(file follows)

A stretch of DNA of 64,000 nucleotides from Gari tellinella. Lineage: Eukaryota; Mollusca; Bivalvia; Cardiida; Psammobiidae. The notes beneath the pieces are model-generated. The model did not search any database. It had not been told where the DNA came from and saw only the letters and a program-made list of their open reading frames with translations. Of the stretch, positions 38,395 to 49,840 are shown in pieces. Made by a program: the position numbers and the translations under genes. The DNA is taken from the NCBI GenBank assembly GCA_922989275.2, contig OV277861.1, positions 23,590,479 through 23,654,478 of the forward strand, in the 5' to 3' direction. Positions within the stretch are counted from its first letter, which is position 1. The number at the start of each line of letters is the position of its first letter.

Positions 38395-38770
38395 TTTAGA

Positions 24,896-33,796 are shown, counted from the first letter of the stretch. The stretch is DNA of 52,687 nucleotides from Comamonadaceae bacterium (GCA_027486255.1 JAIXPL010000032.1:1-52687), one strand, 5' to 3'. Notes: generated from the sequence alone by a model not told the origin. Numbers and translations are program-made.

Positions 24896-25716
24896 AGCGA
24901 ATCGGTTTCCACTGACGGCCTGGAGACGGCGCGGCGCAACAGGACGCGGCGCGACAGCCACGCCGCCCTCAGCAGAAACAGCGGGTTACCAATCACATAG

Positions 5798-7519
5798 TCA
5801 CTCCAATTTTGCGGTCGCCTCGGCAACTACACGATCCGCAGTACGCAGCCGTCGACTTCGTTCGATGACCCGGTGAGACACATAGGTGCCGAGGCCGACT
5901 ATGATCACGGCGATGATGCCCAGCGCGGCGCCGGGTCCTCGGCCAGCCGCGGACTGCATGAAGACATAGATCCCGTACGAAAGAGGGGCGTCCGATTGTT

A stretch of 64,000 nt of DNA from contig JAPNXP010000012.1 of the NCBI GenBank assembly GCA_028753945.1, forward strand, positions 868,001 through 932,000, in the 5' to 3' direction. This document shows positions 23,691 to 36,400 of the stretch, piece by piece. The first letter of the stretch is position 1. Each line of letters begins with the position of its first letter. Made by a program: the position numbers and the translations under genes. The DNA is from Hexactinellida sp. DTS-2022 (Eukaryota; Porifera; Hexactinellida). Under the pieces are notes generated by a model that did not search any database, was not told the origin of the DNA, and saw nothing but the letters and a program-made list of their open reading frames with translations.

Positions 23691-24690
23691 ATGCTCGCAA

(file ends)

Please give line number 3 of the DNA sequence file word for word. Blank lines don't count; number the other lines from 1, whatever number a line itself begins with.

38395 TTTAGA